You don't always need to do situps and other traditional ab exercises to get flat, strong abs. Kettlebell training involves performing various lifts, swings and other movement patterns that strengthen your entire body, including your abs. For example, when you squat while holding a kettlebell or swing a kettlebell, your abs automatically tighten to stabilize your spine. Meanwhile, your diaphragm and intercostal muscles in your ribs expand and contract to maintain a steady breathing rhythm. If you are new to kettlebell training, work with a certified kettlebell instructor or strength coach before training on your own.
Warm up your body for about 5 to 6 minutes by moving your spine, hips and shoulders in different directions, such as standing torso twists, hip swings and arm swings. Lie on the floor on your back, and hold a kettlebell with your left hand over your body. The kettlebell should be resting on your forearm with the flat bottom side facing the floor. Bring your left foot close to your butt, and keep your right leg straight on the floor. Keep your left elbow locked and your left arm perpendicular to the floor throughout the exercise.
Exhale as you bring your left shoulder off the floor to prop your body up with your right elbow and forearm. Your body turns to your right as you move as your abs contract a bit. Do not move your right leg. Hold this position for 2 seconds.
Exhale as you push yourself up to a sitting position with your right hand so that you're sitting up straight on your buttocks with the kettlebell raised over your head. Keep your focus on the kettlebell as you move. Inhale as you lower your body back to the floor by reversing the movement pattern. Perform two to three sets of five to six reps per side.
Stand with your feet about shoulder-distance apart and pointing forward or slightly turned out. Hold a kettlebell with both hands, hanging between your legs.
Rock your hips back and forth to create momentum and rhythm as you let your arms and the kettlebell swing. Exhale sharply as you push your hips forward and straighten your legs at the same time once you generate enough force and momentum to perform a full swing. Swing the kettlebell up until the kettlebell is at your eye level. Your abs and buttocks should be tight.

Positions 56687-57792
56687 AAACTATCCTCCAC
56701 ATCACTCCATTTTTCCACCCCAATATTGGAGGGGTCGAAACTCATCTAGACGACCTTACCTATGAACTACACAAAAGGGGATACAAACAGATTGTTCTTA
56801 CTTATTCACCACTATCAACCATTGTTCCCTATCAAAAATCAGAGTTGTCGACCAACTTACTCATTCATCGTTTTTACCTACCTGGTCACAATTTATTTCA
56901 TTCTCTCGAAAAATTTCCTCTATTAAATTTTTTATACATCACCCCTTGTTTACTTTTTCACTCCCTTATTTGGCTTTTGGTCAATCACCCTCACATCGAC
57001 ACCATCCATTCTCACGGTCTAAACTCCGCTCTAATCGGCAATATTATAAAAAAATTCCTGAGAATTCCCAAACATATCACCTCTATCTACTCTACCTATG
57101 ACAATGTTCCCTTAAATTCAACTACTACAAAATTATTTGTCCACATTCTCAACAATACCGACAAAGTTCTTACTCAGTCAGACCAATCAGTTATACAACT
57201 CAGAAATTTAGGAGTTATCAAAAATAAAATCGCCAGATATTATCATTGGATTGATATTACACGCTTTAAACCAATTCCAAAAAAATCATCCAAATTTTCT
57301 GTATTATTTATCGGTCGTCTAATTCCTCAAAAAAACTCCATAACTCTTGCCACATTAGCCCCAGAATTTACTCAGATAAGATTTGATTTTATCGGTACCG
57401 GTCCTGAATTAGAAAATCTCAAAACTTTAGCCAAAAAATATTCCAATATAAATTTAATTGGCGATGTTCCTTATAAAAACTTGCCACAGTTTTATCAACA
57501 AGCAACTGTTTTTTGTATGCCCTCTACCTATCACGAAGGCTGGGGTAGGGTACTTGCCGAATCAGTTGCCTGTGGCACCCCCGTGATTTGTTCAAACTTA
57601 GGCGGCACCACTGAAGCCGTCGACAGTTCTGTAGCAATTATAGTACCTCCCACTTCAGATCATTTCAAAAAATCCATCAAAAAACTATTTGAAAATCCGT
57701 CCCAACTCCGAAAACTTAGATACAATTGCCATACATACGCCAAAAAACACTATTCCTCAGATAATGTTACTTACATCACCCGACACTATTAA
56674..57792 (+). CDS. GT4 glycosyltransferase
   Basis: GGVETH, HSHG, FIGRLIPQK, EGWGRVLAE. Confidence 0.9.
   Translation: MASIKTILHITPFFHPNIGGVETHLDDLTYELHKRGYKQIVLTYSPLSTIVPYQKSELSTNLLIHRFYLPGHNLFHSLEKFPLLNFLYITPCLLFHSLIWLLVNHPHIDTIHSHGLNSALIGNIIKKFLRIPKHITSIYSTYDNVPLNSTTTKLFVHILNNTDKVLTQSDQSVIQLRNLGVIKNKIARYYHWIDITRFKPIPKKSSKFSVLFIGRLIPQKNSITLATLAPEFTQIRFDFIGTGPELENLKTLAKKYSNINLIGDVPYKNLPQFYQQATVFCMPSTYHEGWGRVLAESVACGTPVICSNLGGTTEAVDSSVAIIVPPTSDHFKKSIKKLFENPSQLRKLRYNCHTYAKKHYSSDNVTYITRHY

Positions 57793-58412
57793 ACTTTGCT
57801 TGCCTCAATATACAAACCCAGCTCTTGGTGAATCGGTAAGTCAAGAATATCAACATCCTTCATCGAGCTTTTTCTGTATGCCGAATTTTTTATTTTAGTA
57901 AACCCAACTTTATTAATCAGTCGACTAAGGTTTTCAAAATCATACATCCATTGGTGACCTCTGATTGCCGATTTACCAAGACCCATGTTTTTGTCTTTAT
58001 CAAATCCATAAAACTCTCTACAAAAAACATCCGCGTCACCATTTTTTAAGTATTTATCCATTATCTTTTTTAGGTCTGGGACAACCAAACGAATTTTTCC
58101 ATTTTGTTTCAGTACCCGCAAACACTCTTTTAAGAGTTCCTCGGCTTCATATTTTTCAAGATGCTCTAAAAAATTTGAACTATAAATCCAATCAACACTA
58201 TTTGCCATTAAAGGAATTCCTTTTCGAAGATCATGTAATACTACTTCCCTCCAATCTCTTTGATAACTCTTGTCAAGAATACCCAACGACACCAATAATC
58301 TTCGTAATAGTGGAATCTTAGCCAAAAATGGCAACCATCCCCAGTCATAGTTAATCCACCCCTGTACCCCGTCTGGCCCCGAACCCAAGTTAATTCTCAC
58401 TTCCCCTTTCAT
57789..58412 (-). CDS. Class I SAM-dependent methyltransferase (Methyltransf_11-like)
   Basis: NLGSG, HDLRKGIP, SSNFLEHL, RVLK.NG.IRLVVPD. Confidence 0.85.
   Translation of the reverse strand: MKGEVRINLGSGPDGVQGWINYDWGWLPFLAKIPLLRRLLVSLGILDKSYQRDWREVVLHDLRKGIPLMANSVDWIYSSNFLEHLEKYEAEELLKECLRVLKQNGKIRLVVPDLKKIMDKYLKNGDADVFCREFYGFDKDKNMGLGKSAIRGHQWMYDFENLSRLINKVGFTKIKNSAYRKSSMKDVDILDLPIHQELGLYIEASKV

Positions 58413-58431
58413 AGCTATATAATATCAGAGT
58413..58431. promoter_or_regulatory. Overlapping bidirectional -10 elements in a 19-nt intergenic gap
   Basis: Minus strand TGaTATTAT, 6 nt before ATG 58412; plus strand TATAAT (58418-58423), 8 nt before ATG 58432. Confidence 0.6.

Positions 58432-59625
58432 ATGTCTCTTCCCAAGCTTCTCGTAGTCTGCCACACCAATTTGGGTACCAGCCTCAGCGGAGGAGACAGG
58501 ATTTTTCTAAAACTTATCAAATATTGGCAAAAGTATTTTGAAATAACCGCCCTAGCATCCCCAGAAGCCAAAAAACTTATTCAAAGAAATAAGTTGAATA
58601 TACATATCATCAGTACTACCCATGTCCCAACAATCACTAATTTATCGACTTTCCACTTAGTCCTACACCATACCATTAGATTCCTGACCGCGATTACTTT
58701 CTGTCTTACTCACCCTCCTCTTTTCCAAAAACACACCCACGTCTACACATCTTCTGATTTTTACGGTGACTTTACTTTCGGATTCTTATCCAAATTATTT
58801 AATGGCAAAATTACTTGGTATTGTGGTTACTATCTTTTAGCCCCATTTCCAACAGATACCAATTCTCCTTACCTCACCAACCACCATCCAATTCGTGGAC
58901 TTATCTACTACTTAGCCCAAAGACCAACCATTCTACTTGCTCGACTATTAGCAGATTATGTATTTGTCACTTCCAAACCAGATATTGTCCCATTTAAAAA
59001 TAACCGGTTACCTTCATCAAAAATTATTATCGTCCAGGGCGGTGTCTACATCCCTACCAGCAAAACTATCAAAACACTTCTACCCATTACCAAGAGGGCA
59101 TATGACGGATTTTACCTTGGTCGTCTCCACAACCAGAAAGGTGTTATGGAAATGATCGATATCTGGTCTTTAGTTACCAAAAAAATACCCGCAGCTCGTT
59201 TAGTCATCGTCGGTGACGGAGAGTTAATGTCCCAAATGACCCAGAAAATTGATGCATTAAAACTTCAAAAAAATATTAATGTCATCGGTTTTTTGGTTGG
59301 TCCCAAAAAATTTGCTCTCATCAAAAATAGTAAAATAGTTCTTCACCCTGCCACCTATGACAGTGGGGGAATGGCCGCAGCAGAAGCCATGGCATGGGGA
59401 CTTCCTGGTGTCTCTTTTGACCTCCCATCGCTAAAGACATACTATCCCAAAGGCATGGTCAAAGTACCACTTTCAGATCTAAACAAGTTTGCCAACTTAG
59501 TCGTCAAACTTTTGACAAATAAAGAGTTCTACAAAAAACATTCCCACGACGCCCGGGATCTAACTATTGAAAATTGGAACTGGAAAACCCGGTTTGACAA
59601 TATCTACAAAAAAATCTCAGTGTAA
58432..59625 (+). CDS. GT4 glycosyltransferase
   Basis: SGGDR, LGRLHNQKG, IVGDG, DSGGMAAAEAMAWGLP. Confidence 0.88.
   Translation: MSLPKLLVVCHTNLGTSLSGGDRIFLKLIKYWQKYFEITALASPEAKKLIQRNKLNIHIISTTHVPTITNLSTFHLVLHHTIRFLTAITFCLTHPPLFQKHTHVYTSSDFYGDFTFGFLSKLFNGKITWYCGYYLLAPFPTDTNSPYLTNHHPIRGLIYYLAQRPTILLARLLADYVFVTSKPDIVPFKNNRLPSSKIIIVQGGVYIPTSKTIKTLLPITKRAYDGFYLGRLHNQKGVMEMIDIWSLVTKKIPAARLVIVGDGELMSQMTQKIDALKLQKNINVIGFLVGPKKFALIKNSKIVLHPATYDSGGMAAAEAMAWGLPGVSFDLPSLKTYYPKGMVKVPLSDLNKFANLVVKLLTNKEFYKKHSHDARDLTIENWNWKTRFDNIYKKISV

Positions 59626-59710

Inhale quickly as you swing the weight between your legs by bending forward at your waist and bending your knees slightly. Do not round your spine since it can hurt your spine. Perform three to four sets of 10 to 20 reps.
For most exercises, women should start with a weight between 15 to 25 pounds if they are beginners. As your strength and movement control improves, increase the weight by 5 to 10 pounds.
Do not train if you feel pain anywhere in your body. Check with your health care provider before you start or resume any workout routine.
Two kettlebells, weight varies per individual
Hold a kettlebell with your right hand over your head so that the weight is above your shoulder and your right hip. Turn your feet to your left at about 45 degrees. Keep your right elbow locked and your eyes on the kettlebell throughout the exercise. Shift your weight toward your right foot by sticking your right buttock out to your right.
Inhale as you carefully bend forward at your waist, sliding the back of your left hand along the inner part of your thigh and lower leg. Turn your torso so that your chest is turning toward the kettlebell. Keep your right leg straight as you lower your torso downward. Go down as far as your body allows or until your left fingers touch the floor. The more you push your hip to your right, the farther down you can go.
Exhale as you raise your body back to to the starting position. Perform two to three sets of five to six reps per side.
Things You'll Need
- For most exercises, women should start with a weight between 15 to 25 pounds if they are beginners. As your strength and movement control improves, increase the weight by 5 to 10 pounds.
- Do not train if you feel pain anywhere in your body. Check with your health care provider before you start or resume any workout routine.
Nick Ng has been writing fitness articles since 2003, focusing on injury prevention and exercise strategies. He has covered health for "MiaBella" magazine. Ng received his Bachelor of Arts in communications from San Diego State University in 2001 and has been a certified fitness coach with the National Academy of Sports Medicine since 2002.